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Banski boots, tips to install?

 
Old 06-04-2019, 05:40 PM
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Gibbles
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Default Banski boots, tips to install?

Well i just recieved my new banski camber rods, any tips to get the boots on there?

I tried dish soap, but I'm having a hell of a time...
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Old 06-04-2019, 05:56 PM
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Got it!
Used two pens through the side bolt holes and used leverage to spread the boot open using the pens as a guide.
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Old 06-05-2019, 07:31 AM
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I did the same with 2 screwdrivers. Nice job! You're going to love the way the car feels with the Banski kit! I have been racing on mine for about 8 years. Good stuff!
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Old 06-05-2019, 07:53 AM
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I don't know how you did yours being you used 2 levers but I needed only a single rod to get mine on. I lubed the thing up with dish soap then started the heim joint through the side hole. Pull it up as much as you can then slipped a 1/8" piece of brass rod to lever the sleeve around the heim joint. Snapped right into place and worked out great.

Here's another little tip that may save you some time and headaches. If you assemble a part then use the original as a setting gauge, you can adjust it very close to the original length, making your initial alignment closer. One other thing I did to mine was drill the various parts to use cotter pins to insure nothing came off by accident.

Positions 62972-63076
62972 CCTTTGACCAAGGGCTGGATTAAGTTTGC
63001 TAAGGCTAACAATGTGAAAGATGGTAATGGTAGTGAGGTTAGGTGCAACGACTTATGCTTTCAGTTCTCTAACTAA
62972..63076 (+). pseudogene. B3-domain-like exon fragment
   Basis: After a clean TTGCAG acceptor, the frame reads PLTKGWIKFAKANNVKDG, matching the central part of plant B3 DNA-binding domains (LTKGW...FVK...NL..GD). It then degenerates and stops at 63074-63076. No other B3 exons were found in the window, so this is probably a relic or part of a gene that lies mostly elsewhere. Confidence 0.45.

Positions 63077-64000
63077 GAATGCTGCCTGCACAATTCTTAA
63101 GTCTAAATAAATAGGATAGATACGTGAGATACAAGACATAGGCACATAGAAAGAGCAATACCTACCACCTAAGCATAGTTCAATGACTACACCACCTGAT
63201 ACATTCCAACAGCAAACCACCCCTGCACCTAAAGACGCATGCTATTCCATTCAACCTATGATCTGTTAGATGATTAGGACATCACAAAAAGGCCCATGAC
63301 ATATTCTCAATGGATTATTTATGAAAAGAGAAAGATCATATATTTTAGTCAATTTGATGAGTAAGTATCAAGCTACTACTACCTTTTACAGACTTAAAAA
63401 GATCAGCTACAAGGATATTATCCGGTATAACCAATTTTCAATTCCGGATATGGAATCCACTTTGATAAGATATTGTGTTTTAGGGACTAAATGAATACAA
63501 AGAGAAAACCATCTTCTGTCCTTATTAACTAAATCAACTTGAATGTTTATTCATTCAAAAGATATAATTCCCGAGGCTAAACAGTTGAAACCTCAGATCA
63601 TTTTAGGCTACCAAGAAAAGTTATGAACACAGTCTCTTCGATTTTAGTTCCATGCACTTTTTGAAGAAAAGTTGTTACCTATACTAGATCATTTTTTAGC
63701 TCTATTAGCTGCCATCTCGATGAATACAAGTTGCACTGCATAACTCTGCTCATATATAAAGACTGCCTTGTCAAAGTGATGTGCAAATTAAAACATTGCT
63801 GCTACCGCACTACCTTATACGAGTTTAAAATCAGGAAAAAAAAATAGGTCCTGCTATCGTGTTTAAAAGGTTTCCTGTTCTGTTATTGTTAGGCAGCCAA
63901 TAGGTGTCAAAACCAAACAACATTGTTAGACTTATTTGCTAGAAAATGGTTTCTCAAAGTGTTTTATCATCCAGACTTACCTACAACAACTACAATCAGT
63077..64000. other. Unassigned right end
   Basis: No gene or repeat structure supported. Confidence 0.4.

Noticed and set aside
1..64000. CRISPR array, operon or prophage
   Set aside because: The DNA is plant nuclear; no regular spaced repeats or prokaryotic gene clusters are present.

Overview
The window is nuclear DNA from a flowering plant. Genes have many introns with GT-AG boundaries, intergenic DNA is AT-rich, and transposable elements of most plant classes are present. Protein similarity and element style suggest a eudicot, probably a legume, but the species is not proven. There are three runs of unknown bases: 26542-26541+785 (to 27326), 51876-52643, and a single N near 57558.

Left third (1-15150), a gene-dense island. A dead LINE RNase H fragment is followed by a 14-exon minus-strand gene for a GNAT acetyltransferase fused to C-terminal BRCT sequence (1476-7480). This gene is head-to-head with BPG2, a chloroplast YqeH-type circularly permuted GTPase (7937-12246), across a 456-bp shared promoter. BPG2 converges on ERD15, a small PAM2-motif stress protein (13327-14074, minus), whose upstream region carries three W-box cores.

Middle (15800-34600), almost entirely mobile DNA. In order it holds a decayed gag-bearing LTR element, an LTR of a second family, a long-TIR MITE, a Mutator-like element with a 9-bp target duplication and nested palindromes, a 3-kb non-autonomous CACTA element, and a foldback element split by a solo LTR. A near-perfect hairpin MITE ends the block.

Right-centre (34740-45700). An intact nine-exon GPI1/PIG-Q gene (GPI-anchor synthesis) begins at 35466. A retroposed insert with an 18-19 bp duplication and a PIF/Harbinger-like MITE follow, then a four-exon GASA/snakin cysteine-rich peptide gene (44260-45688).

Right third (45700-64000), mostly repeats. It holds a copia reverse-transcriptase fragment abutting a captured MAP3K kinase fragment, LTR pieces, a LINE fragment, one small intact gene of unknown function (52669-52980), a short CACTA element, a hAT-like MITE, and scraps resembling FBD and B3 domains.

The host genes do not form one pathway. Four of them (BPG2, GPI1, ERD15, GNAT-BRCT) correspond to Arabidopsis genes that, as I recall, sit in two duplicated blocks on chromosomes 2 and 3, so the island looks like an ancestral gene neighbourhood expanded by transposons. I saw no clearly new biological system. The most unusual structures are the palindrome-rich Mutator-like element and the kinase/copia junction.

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Old 06-05-2019, 08:16 AM
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That's a good idea with the dog bones!

For the camber rods i was thinking a 2x4 and tap the bolt through one side to mark the board, and draw the bracket on the other... since i have to reuse the orignal adjustment bracket but not the adjustment bolt.
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Old 06-05-2019, 08:34 AM
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I remember they were a PITA to install.

i ruined 1 or 2 of them. Seems the rubber twisted around the bolt when i tightened the bolt.

the good news is 7 years later they have all
held up great
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Old 06-05-2019, 08:42 AM
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Good to hear!
I pretty much decided to pull the trigger due to new polly bushings having a ton of play in the camber rods, giving the car a VERY unsettled feel on the road.
The alignment shop showed me about 1/4in of play when pressure was applied to the rear wheel.
So i decided f the bushings.

Right now it's just the camber rods, later I'll do the rest as funds allow.

Reading about the full swap, it sounds like it will make a massive difference in how well the suspension responds when i complete the full conversion.
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Old 06-05-2019, 08:55 AM
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I bought a "boot installation tool" when I bought my Banski setup. It has multiple fingers that stretch the boot open and allows you to easily slip it on. I don't know if Tom has any left though,
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Old 06-05-2019, 09:02 AM
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I didn't see anything on the site, but i was also not looking too hard for it.

And one boot i got on using a single pen, probably worked since i had the boot so warm from fiddling with it, and multiple attempts and failures to stretch it out.
Pretty much held one end with a finger, and the other end stretched over the joint and guided on via the pen.

The others needed two pens, each pen through a different bolt opening, and that worked after a few attempts
I had the ends of the pen sticking out the bottom about 1/2-1/4in and used the joint to keep the boot stretched open...

That tool sounds much easier.
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Old 06-05-2019, 04:18 PM
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I ended up taking a piece of wood, and drilling holes for the oem bolts to thread through, then using the bolts to hold things in place i have a somewhat accurate gauge...



One down!

I was also disappointed to see my polly bushings look great..
Total disappointment those things were... lol